Select Committee on European Communities Twenty-Second Report


EU policy opportunities for supporting the Habitats Directive, 1994-1999

MONITORING COMPLIANCE WITH AND EFFECTIVENESS OF THE BIRDS AND HABITATS DIRECTIVES
(CONTINUED)

51.  We consider that the Commission should, in monitoring and assessing compliance with the two Directives, adopt a similar approach. However we were told by the EEA that the Agency relies almost entirely upon Member States to provide the data to do this. Little standardisation between Member States is yet evident, with the result that it is difficult to compare and to draw Europe-wide conclusions from the data gathering and monitoring that does occur. The exception appears to be birds, for which a common approach has often been adopted by NGOs and Member States.

52.  The staff of the EEA and the Nature Conservation Topic Centre in Paris are dedicated individuals who readily recognise these shortcomings. We were left with the clear impression that the resources to prepare standard monitoring programmes and to negotiate them with Member States were inadequate, with the result that there was little prospect of an early resolution of the problem. Indeed, Mr Pritchard (DETR) considered that the Topic Centre was "exceptionally under-resourced" (Q 729).

53.  We cannot emphasise too strongly that the purpose of the two Directives and other EC instruments beneficial to biodiversity could be frustrated if good data upon which to form decisions are not available. Furthermore we are unclear how the effectiveness of existing EC policies can be evaluated unless a serious attempt is made to standardise methods to monitor the status of species and habitats.

54.  This situation needs urgent attention at the political level in the Union. We recommend that a well resourced co-ordinated monitoring programme be a priority component of the EC's developing Biodiversity Strategy.

HANDLING OF MARINE AND COASTAL MATTERS AT THE COMMUNITY LEVEL

55.  Members of the Sub-Committee were concerned to be told by the ETCNC that the Marine and Coastal Topic Centre (based in La Spezia, Italy) did not consider biodiversity issues or to the Habitats and Birds Directives to be within its remit. As the ETCNC had no marine expertise, this meant the subject received little attention (see, for example, QQ 586­9, 593­6). There thus appears to be a vacuum within DG Environment and the EEA at present. The Executive Director of the EEA acknowledged this and told the Sub-Committee that steps were in hand to remedy the deficiency over the coming 18 months. However the Sub­Committee was left with the clear impression that marine and fisheries issues were seriously under-resourced and consequently not being addressed in an integrated manner at the level of Community institutions. There is a need for a single Topic Centre, adequately resourced to advise on the full range of Natura 2000 sites, terrestrial and marine, and with an extended remit to compare and evaluate the Biodiversity Action Plans of the Member States with a view to improving consistency of data and monitoring. We recommend that the relationship between the Nature Conservation and the Marine and Coastal Topic Centres be reviewed and rationalised with this end in mind.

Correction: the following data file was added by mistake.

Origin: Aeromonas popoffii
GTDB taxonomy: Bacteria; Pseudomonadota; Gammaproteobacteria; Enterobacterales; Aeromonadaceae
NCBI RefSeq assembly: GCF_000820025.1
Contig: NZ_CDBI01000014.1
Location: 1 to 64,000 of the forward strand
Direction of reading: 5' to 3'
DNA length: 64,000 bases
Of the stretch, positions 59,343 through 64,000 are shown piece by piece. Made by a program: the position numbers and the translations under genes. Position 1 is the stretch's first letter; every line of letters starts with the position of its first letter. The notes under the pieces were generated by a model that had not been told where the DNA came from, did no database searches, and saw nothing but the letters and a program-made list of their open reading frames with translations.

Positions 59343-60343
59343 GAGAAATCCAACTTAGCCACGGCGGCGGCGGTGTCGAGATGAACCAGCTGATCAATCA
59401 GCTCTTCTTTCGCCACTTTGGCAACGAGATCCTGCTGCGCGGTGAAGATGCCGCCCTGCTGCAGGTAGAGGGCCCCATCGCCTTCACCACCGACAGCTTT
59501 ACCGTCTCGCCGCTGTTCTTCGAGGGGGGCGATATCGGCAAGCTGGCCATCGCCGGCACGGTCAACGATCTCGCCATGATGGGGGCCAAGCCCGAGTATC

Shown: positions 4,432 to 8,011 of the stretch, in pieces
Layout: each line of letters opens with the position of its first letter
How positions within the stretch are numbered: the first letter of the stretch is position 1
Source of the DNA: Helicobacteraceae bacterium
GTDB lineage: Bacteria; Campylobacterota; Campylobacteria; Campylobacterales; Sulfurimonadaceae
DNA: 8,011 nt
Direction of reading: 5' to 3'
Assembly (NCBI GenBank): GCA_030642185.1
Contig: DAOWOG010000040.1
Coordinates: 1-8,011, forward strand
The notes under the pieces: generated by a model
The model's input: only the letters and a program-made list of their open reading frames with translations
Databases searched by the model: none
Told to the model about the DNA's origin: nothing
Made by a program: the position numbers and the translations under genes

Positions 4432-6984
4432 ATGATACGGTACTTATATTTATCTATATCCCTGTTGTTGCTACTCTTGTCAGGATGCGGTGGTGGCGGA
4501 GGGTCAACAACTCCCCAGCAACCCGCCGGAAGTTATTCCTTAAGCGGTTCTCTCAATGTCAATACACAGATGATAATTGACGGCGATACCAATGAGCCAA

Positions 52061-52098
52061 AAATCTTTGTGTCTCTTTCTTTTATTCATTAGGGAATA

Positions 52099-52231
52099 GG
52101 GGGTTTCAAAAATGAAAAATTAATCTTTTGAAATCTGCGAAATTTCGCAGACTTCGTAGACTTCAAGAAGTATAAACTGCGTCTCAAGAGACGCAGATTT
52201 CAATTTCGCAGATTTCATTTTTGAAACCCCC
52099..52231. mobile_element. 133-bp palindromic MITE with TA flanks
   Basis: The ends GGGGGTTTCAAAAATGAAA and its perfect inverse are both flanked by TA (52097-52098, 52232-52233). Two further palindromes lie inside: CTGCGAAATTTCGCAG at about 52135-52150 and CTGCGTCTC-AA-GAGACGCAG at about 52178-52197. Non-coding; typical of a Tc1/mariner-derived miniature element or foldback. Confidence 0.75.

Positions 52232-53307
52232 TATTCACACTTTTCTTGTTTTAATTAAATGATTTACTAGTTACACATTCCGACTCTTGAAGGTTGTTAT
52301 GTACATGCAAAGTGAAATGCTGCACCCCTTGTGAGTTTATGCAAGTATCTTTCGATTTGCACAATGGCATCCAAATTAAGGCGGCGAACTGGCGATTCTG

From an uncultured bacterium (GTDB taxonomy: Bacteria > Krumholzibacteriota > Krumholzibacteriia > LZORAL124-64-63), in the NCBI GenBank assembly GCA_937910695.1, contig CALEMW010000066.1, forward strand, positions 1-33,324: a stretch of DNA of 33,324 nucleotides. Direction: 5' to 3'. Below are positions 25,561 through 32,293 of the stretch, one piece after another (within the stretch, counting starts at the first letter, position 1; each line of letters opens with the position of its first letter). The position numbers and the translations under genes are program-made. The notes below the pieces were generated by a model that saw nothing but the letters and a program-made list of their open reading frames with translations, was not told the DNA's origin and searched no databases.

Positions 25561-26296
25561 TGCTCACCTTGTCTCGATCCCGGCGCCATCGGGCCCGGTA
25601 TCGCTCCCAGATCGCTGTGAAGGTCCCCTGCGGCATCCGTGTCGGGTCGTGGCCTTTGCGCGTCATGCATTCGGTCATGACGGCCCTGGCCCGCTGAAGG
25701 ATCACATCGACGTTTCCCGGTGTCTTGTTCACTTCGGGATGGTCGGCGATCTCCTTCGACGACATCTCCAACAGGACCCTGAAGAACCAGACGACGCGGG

56.  The Committee notes that, after four years' work, the Commission has published a Communication on fisheries and nature conservation in the marine environment.[33] There has been a LIFE[34] funded programme on the implementation of the Habitats Directive in the marine environment[35] and, sponsored by the Commission and a UK charitable foundation,[36] a bilingual European newsletter on fisheries and the environment, launched in 1998,[37] has now (in October 1999) reached its fourth volume. The issue of fisheries and the Common Fisheries Policy is on the list of sectors to be dealt with as a part of the high level "Cardiff process" (initiated by the UK Presidency) on integrating environmental considerations into other policy areas (see paragraphs 8 and 13). The Fisheries Action Plan is due to appear in the spring of 2000. It will be a major challenge for the new fisheries Commissioner, Franz Fischler, to take forward the agenda for integration. The Government should encourage the Portuguese Presidency, in the first half of 2000, to ensure that there is continuing importance attached to the process of integrating CFP and other marine policies with the EC Biodiversity Strategy.

AGRICULTURAL EXPERTISE AND THE EUROPEAN ENVIRONMENT AGENCY

57.  The Sub­Committee was concerned to be told by the Executive Director of the EEA that the Agency had no senior member of staff who was expert in agriculture, despite having pressed for an appointment for three years. In view of our comments about the key significance of agriculture for biodiversity (see paragraphs 15­24), we consider this lack to be serious and call upon the Council to give the matter urgent consideration when next reviewing the EEA's budget.

EC instruments which can be used for enhancing biodiversity